Why You Should Contract With A PEO

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Professional employer organizations (PEOs) currently provide services to nearly 175,000 small
and mid-sized businesses in the United States. It’s reported that these businesses grow up to
9% faster, have employee turnover up to 14% lower, and are half as likely to go out of business
as companies that do not use PEOs. However, many businesses lack a thorough understanding
of what PEO are and how they can assist with growth and long-term success. Here, we’ll
provide further insight into how PEOs work and discuss the main benefits they’re able to provide
to companies.

What Does PEO Stand For, And How Do PEOs Work?.

PEO stands for professional employer organization, and this type of entity provides
comprehensive HR assistance to businesses. Basically, individual businesses outsource their
HR responsibilities to PEOs but remain in full control of their day-to-day operations, allowing the
business to focus primarily on productivity and profitability.
PEOs also help alleviate costs associated with workers’ compensation coverage, employee
benefits, and maintaining government compliance through the establishment of co-employment
relationships. Co-employment relationships are based on the concept of economies of scale
and involve pooling similar businesses together in order to receive significant discounts on
per-unit costs. To accomplish this, employees are moved from
the Federal Employer Identification Number (FEIN) of their individual business to the PEO’s

By using a PEO, employees of small and midsize businesses are able to acquire employee
benefits that are typically accessible only to large businesses, including 401(k) plans, health
insurance, and dependent care.

Top PEO Benefits: PEO Workers’ Comp, PEO Risk Management, and PEO Payroll Services

PEO’s were initially created in Florida over 30 years ago to reduce the cost of workers’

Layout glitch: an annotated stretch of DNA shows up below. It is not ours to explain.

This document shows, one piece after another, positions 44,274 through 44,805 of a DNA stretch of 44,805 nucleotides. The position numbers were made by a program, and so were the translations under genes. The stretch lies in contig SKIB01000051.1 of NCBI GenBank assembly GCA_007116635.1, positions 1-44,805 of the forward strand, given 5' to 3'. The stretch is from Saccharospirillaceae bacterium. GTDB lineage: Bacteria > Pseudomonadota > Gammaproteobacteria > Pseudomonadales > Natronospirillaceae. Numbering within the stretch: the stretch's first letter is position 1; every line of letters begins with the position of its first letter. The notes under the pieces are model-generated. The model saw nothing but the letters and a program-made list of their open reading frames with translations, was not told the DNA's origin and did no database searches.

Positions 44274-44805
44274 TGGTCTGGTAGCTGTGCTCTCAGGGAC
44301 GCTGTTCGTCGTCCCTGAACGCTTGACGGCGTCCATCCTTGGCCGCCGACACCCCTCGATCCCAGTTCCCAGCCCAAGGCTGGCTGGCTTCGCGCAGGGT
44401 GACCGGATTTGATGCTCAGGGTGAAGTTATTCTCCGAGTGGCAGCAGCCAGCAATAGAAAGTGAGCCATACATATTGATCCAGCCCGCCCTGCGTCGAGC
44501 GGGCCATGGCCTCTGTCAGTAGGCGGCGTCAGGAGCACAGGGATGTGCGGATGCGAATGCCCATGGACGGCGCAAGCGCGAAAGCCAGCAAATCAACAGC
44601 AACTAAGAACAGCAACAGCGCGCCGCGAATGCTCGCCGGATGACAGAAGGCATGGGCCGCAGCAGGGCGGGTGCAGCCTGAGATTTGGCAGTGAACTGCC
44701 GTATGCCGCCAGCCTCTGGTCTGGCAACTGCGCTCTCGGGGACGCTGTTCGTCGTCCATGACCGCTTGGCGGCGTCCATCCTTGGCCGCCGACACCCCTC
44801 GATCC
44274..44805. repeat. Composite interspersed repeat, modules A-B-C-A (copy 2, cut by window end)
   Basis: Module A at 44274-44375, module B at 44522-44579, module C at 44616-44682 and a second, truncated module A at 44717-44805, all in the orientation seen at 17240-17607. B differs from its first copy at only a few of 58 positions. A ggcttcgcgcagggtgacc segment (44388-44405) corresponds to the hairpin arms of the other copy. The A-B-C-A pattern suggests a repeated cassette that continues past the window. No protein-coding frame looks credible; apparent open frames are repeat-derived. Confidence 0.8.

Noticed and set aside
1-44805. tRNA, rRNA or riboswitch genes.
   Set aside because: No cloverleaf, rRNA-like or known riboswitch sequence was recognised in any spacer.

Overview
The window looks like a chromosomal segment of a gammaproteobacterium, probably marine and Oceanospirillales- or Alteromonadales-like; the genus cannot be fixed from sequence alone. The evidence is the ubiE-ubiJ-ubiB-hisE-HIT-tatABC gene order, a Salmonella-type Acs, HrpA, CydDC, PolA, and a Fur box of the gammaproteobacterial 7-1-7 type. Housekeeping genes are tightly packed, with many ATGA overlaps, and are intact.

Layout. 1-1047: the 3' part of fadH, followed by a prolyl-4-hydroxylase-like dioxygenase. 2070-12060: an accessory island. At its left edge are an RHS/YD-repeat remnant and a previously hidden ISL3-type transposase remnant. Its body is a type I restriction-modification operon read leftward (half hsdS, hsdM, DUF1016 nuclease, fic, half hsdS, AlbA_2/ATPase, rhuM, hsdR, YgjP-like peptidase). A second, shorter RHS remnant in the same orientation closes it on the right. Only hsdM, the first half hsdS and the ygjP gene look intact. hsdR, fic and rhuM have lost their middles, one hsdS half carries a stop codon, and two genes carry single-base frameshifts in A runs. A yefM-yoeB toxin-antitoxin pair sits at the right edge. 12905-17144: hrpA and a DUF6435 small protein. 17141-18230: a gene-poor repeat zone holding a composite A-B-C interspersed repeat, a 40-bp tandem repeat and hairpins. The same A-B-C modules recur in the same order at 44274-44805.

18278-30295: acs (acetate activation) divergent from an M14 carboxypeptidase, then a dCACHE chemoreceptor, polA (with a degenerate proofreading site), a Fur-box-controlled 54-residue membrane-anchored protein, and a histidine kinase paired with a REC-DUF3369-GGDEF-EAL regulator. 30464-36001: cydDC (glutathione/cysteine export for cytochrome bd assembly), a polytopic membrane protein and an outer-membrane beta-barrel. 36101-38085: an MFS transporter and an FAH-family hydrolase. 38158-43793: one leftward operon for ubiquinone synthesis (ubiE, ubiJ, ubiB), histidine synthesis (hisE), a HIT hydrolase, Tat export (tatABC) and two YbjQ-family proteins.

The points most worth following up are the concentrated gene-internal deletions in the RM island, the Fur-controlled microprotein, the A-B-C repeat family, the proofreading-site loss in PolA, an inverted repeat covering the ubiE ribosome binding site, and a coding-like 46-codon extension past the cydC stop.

compensation coverage. As such, one of the main benefits of using PEOs to this day is
obtaining significant discounts on workers’ compensation premiums, sometimes up to 40% off.
After a business has moved its employees over to the PEO’s policy, it’s no longer responsible
for paying upfront deposits that are generally required each year. Additionally, premiums are
now built into the billing rate foregoing the need for an annual audit, and any loss claims will be
reported on the PEO’s experience claims rather than affecting the experience modifier of the
individual business.

Since a PEO has essentially taken on responsibility for its clients’ liabilities, most will provide
comprehensive safety and risk management services, host training sessions, and provide
consulting services as needed in order to keep all of the employees it covers safe. The PEO will
also take on workers’ compensation claims management and defense of fraudulent workers’
compensation claims as well.

In addition to these benefits, PEOs also provide major payroll and HR services. PEO payroll
services include calculating, filing, and remitting quarterly payroll 940 and 941 reports and
deposits along with processing employee garnishments, deductions, producing W-2s, and
handling employee questions at the end of the year. Additional PEO HR services include
processing unemployment claims, performing background checks, assisting with hiring and
termination, and ensuring that each company is in compliance with both state and federal

Hire a PEO Service Provider Today.

If your business is looking to save both time and money when it comes to completing tasks
related to payroll, workers compensation, employee benefits, and human resources, then it’s
time to bring on a PEO service provider today. While each PEO has its own specialties
depending on the industry it serves, you can rest assured that it will enable your business to
prioritize generating revenue and focus on its central mission.


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